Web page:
Hispanic Heritage Month: Health care leader working to give others a second opportunity
MEMPHIS, Tenn. (WMC) - WMC Action News 5 is partnering with La Prensa Latina to bring you special coverage for Hispanic Heritage Month. Last week, we introduced you to the only Hispanic principal at Shelby County Schools.
This week, meet a Mid-South health care leader who turned his second chance into a second opportunity for so many others.
“So what we do at LifeDoc is a little bit of everything around healthcare,” said Pedro Velásquez Jr., Operations Director, LifeDOC.
Velásquez and his family run LifeDOC -- an affordable network of healthcare specialists focused on the treatment and prevention of diabetes, obesity and other conditions.
“We try to understand what’s going on with our patient population to see what is the next step we need to do for them,” said Velásquez.
Born in Venezuela, Velásquez’s family moved to Memphis more than 20 years ago to seek out specialized medical care that could only be found in the Mid-South.
“In 1997 we moved to Memphis because of St. Jude, I was a patient there for four years,” said Velásquez.
After beating T-Cell leukemia, his family decided to stay in Memphis where his father, a doctor, led a team of researchers studying co-morbidities in children.
“Some of the things that he started seeing is that things that traditionally happen in adults or later on in life are happening in Memphis at a much earlier age. You see things like 8-year-olds, 14-year-olds with hypertension, diabetes at a rate that’s not normal,” said Velásquez.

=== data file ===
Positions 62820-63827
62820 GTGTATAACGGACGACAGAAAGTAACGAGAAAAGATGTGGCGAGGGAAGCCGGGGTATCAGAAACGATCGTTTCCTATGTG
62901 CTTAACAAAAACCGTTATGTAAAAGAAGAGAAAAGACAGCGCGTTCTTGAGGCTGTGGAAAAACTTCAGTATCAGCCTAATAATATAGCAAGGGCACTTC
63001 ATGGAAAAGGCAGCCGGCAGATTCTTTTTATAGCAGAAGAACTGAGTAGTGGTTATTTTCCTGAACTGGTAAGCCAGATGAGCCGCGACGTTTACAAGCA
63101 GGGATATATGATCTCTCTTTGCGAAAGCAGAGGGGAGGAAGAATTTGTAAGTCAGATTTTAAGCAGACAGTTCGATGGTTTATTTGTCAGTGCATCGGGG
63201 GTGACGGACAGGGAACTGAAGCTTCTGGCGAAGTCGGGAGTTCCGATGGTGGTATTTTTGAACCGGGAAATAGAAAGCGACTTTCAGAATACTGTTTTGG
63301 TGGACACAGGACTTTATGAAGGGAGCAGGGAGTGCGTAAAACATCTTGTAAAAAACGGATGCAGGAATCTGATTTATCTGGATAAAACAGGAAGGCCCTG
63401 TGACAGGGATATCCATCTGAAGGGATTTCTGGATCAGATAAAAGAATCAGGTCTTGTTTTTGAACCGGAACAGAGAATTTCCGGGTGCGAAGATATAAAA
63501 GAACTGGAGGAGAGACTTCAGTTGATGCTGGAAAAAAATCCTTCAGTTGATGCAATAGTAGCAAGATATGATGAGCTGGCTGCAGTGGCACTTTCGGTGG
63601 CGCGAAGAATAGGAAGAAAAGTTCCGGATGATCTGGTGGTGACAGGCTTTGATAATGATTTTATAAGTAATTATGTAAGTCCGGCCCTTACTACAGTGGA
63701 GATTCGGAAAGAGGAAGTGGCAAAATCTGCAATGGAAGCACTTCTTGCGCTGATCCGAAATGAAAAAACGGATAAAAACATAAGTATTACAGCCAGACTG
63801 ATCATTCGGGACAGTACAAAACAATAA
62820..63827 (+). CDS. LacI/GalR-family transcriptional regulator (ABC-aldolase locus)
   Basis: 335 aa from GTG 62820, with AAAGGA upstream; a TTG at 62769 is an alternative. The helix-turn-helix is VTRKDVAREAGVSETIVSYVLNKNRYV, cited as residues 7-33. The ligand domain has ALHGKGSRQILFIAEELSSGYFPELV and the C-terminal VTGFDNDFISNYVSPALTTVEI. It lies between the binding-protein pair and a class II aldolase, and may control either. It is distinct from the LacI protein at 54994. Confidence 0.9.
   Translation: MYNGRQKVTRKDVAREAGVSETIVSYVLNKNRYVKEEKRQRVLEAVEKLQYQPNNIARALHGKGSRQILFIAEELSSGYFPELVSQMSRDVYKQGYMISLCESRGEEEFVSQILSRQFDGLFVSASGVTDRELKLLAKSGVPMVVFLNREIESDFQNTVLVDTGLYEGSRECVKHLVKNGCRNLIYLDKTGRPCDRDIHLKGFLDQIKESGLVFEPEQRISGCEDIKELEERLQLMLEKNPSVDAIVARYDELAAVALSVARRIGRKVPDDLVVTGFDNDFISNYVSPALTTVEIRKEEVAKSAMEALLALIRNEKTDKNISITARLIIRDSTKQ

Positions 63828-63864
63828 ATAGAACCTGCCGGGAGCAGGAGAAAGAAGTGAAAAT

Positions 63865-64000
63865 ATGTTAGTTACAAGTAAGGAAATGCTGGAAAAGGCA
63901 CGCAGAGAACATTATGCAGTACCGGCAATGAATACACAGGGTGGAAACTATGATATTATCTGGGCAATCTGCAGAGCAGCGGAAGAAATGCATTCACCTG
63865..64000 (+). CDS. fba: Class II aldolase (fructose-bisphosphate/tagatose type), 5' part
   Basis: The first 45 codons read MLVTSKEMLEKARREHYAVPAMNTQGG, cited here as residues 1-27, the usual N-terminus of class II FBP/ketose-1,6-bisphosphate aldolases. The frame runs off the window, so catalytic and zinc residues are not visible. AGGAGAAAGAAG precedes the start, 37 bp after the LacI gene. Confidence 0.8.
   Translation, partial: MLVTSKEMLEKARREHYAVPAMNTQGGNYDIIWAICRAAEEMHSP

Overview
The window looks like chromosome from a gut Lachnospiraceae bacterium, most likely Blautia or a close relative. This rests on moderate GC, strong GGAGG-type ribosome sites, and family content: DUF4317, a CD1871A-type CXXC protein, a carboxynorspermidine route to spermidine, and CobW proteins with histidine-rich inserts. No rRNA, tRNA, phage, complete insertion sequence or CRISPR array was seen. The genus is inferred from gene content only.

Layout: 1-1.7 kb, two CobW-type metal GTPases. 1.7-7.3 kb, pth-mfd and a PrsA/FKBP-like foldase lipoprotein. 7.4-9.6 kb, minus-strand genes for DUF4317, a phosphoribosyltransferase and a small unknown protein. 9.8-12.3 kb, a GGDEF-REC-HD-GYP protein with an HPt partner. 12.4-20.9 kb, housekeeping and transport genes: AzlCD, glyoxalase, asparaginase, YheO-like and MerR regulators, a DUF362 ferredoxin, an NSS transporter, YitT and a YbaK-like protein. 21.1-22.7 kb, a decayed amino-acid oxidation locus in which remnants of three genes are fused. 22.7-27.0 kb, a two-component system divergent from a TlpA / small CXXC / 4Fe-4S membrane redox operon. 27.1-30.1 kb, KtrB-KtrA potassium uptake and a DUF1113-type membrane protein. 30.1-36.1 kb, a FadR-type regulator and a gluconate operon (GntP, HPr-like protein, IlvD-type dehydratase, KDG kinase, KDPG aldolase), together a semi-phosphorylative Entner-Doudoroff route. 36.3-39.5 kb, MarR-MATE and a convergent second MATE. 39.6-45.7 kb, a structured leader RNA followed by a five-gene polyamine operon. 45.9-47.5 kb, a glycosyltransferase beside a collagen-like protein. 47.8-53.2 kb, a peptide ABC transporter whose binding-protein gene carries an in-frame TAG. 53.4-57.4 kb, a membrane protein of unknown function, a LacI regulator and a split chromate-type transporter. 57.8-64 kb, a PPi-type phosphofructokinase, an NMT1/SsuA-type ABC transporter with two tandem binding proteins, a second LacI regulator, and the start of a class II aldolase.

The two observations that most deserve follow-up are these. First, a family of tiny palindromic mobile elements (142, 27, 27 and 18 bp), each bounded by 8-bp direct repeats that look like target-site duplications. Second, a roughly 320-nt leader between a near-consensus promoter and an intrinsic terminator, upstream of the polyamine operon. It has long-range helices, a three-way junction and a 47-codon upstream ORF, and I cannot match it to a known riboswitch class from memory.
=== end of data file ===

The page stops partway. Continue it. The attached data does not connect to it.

In 2005, LifeDOC was born. Velasquez is Operations Director, working with his family to provide health care through programs like Vida Plus, which allows patients to get services up to 90% off, and Wave of Health; a program that’s now in two Green Dot charter schools and provides families with healthy food options, screening, education and direction.
Velásquez says as someone who found his second chance in Memphis, he’s committed to doing the same for others.
“What I experienced as a kid in terms of what I experienced at St. Jude and just how impactful that is in survivors' lives, it’s pretty common for us to have a sense of purpose that we want to try to achieve something with our second chance,” said Velásquez.
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